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Regional Offices Of S & L; Put on Selling Block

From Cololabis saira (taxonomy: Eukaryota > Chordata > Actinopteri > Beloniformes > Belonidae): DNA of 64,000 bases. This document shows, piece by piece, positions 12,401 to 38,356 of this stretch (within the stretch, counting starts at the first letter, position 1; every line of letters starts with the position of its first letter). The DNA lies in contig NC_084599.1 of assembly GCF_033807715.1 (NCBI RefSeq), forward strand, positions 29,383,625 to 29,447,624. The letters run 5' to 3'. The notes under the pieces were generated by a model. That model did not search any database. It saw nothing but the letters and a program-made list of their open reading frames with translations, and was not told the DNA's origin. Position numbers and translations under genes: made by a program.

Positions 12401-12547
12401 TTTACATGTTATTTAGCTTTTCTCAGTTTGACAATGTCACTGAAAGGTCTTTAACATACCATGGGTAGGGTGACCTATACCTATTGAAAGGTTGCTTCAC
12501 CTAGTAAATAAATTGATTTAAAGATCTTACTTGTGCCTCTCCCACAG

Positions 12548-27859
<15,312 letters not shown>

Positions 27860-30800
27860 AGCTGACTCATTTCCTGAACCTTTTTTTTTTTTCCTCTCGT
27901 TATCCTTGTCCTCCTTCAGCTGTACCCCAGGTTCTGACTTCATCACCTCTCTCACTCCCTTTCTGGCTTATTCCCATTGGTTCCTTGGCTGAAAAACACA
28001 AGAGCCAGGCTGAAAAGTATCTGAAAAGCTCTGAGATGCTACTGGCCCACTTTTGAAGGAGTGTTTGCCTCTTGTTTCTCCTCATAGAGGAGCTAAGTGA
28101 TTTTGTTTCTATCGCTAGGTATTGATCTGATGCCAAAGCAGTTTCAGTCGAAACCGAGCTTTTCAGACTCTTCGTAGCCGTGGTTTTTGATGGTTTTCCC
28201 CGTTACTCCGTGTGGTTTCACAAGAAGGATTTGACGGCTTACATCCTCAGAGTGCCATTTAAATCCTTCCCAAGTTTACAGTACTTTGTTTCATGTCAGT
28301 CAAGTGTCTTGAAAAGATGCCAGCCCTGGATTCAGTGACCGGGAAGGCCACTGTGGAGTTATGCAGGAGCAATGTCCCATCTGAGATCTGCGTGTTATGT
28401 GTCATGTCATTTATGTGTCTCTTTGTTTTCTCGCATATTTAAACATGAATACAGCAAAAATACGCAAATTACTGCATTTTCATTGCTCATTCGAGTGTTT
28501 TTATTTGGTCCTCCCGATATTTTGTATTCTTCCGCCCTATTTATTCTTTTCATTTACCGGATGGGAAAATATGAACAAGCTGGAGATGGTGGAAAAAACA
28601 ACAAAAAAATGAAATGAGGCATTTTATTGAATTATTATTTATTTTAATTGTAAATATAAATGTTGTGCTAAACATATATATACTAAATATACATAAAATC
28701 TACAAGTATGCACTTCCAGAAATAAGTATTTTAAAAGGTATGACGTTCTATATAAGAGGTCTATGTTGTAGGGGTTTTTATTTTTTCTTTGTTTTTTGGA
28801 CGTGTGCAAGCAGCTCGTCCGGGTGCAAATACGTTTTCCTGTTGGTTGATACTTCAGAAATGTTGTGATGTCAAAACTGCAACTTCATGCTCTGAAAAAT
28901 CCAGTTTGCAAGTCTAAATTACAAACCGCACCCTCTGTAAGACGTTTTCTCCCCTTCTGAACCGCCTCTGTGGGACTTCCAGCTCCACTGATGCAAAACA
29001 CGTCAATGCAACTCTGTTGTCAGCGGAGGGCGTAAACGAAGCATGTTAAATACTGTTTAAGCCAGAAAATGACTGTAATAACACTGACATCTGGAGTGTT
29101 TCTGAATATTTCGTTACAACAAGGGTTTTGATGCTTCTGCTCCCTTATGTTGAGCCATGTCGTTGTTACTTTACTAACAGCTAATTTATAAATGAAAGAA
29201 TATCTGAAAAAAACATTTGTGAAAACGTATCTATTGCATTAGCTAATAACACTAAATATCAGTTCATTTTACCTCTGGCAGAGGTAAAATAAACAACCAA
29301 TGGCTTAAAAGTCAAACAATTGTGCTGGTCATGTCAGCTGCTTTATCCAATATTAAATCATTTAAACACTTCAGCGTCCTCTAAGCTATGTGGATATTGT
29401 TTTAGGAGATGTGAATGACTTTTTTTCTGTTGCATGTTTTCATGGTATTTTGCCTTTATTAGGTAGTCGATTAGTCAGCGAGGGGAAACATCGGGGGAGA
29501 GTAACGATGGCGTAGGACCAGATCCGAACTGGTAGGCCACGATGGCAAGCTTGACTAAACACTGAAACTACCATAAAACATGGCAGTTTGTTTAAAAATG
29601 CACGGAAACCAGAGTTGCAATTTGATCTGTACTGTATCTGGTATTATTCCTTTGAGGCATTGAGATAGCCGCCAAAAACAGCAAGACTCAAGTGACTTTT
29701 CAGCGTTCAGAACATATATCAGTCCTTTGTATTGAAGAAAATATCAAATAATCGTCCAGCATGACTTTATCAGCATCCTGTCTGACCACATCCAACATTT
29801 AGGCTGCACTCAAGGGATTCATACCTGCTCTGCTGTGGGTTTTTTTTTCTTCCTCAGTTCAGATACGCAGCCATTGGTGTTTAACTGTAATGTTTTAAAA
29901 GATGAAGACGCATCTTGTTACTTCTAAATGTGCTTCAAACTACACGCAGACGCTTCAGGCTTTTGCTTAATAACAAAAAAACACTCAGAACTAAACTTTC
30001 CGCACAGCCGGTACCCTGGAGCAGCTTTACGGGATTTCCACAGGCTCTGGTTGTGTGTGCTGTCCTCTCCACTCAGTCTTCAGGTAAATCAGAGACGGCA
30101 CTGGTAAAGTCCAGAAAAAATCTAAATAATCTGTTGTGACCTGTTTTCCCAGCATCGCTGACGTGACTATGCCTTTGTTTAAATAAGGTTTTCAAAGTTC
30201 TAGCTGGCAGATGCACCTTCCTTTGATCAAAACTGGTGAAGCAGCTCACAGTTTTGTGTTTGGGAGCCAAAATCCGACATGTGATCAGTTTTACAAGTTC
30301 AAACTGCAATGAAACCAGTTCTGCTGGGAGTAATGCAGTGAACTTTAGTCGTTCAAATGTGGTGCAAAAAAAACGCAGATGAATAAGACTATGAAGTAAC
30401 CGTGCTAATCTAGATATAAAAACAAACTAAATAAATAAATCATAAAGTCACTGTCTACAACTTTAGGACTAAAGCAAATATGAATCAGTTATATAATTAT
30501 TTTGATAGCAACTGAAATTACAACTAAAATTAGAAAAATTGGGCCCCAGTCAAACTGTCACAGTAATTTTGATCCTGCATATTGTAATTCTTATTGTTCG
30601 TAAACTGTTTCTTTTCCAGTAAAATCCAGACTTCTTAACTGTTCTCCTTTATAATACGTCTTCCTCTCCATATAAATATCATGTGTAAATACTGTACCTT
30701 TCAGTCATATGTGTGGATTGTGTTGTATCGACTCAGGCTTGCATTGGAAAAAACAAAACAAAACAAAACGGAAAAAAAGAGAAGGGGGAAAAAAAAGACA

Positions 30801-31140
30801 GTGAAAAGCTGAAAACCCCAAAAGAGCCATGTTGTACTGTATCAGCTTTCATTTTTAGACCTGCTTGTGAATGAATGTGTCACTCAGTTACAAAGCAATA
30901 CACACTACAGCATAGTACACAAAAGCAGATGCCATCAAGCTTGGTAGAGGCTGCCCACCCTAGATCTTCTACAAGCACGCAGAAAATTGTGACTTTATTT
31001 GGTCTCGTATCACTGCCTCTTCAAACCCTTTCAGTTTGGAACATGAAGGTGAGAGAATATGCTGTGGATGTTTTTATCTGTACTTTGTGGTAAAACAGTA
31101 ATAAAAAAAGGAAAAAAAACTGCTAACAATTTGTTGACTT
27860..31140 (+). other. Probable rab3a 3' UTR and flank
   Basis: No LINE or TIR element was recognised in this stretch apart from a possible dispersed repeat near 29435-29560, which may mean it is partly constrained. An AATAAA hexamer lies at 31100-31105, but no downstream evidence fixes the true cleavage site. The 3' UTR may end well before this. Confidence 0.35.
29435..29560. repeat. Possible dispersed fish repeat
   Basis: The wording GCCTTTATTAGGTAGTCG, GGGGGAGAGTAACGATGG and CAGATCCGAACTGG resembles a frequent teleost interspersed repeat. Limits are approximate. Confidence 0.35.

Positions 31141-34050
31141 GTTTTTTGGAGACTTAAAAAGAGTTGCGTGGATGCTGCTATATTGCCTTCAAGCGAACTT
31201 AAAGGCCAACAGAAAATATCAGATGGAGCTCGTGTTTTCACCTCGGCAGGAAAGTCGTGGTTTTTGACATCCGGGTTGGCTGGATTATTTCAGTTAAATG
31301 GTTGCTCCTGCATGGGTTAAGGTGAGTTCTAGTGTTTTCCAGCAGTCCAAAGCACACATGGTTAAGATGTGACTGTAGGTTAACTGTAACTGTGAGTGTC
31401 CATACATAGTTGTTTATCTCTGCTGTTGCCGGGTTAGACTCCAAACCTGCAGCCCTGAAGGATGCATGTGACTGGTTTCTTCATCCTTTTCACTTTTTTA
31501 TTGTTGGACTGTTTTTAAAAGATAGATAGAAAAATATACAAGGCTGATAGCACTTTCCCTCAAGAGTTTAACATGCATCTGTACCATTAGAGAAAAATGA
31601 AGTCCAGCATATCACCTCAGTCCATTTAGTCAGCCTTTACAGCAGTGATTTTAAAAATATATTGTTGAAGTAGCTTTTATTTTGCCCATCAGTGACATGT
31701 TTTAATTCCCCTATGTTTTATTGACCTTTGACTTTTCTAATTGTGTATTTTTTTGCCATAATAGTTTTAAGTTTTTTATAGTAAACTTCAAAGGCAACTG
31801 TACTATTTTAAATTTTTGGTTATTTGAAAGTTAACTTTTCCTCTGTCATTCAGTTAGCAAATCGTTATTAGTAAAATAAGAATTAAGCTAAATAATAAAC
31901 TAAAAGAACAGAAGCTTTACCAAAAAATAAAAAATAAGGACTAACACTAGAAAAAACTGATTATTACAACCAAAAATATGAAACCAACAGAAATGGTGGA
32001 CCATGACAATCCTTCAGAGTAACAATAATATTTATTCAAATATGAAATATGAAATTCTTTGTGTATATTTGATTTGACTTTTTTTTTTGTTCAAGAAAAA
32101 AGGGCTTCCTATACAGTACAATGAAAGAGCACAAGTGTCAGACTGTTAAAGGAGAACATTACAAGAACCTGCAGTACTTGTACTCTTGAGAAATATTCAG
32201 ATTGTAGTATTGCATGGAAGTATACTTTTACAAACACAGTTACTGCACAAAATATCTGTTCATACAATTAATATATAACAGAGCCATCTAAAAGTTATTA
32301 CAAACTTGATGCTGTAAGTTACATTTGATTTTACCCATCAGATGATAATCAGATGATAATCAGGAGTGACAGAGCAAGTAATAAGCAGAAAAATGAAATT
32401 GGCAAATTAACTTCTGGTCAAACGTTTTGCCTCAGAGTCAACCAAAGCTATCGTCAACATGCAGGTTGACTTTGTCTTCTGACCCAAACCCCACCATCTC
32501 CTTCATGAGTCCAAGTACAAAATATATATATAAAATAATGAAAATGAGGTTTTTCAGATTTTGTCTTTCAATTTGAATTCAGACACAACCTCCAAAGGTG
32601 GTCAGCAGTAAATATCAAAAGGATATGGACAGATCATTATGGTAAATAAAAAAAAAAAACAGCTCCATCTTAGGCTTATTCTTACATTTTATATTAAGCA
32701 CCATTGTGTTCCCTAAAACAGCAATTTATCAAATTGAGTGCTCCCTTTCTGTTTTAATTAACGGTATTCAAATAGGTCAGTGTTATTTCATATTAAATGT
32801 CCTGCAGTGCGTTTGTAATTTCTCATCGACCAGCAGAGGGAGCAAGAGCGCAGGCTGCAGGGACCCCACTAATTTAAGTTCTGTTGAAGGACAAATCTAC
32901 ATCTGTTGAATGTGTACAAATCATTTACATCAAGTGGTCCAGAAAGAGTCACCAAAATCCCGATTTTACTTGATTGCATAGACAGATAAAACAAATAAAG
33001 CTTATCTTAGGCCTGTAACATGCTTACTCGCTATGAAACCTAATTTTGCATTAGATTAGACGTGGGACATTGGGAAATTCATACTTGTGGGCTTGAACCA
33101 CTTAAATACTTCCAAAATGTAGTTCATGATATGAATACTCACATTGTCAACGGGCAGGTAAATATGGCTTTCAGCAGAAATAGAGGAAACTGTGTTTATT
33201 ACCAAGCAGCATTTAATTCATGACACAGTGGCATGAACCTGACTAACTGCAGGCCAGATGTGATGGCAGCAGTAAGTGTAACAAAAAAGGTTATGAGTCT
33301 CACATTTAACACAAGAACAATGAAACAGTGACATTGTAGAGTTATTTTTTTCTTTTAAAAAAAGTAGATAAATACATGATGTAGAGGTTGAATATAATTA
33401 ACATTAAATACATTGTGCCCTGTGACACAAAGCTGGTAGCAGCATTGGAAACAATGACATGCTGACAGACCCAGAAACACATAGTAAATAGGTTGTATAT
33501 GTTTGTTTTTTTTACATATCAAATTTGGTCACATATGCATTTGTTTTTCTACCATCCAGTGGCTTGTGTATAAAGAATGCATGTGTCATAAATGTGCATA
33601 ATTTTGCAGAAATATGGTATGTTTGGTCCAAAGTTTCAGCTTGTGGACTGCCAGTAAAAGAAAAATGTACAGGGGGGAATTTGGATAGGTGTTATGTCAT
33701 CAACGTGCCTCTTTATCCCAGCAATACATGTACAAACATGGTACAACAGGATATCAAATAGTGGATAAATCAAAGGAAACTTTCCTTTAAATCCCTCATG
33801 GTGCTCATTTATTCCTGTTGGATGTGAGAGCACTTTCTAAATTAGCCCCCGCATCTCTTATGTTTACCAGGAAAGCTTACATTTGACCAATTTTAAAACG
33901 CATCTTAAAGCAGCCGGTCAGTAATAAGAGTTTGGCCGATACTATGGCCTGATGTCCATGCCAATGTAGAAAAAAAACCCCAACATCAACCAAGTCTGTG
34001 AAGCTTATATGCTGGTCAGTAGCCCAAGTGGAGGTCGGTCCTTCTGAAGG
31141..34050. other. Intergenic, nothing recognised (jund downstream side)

Regional Offices Of S & L; Put on Selling Block By SHELLY GARCIA Senior Reporter Washington Mutual is divesting its Chatsworth regional headquarters properties as it moves to boost its bottom line and strengthen some of its faltering business units. The Seattle-based savings and loan’s decision puts on the market properties it acquired in 1986 when it purchased Great Western Bank. The s & l; is expected to remain in the buildings as a tenant once deals are reached, but it is exiting the real estate investment business. Wamu is in escrow to sell its share of four properties on the campus, and it has begun to market another three properties that it fully owns. A spokesman for Washington Mutual said the bank does not comment on transactions that are underway, but he added that the decision follows moves Wamu has made in other areas of the country where it owns real estate. “This is part of an asset management strategy,” said Adrian Rodriguez. “We’re going to redeploy the capital in other areas of Washington Mutual.” Three of the properties, including a 10-story office building, totaling about 800,000 square feet, are expected to fetch at least $70 million, according to Steven Marcussen, executive director at Cushman & Wakefield, who, along with Cushman’s Bill Puget, is representing Washington Mutual in the offering. “In the San Fernando Valley there are only two or three of these parks,” said Marcussen, referring to the huge campus consisting of 30 different buildings and several million square feet that also houses facilities for the Los Angeles Times and Southern California Gas Co. The thrift, which also has a stake in four other buildings on the campus, is in escrow to sell its share in those properties back to the other investors, several partnership groups that include Ray Watt and Jerry Katell. Terms of that deal were not disclosed. “We just thought it was a good deal, and it was the best way to go,” said Katell, whose company, Katell Properties, developed much of the campus. “They wanted to sell their interest, and they wanted to control the process, and we didn’t want them to do that.” A partnership that includes Katell and Watt sold two other buildings occupied by Wamu earlier this year to a private investor. The proceeds of the sales are expected to be pumped back into the company’s operating divisions, several of which have recently seen their fortunes shift dramatically. Net loss in unit In the recently announced second quarter, Wamu reported a net loss of $63 million in its mortgage banking unit, compared to net income of $489 million for the second quarter of 2003. Wamu, which is slashing thousands of jobs and closing more than 150 branches and offices to better bring costs in line with revenues, has also told investors it expects earnings from its mortgage banking division to fall to zero for the full year. Company-wide, the s & l; is projecting earnings to plummet to $2.5 billion from $3.9 billion last year. Wamu’s problems have been attributed to its inability to integrate the many banks, including Great Western, it has acquired in recent years, and to its strategy of hedging against interest rate fluctuations, which failed miserably. Wamu’s CEO has told investors that he plans to cut some $1 billion in fixed expenses in an effort to return the thrift to its former stature. The decision to divest its local headquarters real estate will not help Wamu to cut costs per se because the s & l; plans to remain in the buildings as a tenant. But by divesting, Wamu can pour the millions back to help fix such problems as an antiquated computer system that forced the thrift to turn down loans because it could not process them. “Wall Street is always after publicly-traded companies to optimize the return on their capital,” said Marcussen. “This is capital that was just sitting in real estate. They do better putting it in their core business than putting it in real estate. I don’t want to speak for the bank, but that’s common business practice.” Wamu has reduced the space it occupies in the campus from about 1.5 million feet to a current 800,000 square feet. A number of the buildings on which it holds a master lease are currently being sublet. But Marcussen pointed out that the prospects for a long term tenant, coupled with the current market for such properties has already garnered a great deal of interest from prospective buyers. “There’s tremendous interest because of the Washington Mutual credit and the high quality of the buildings,” said Marcussen.

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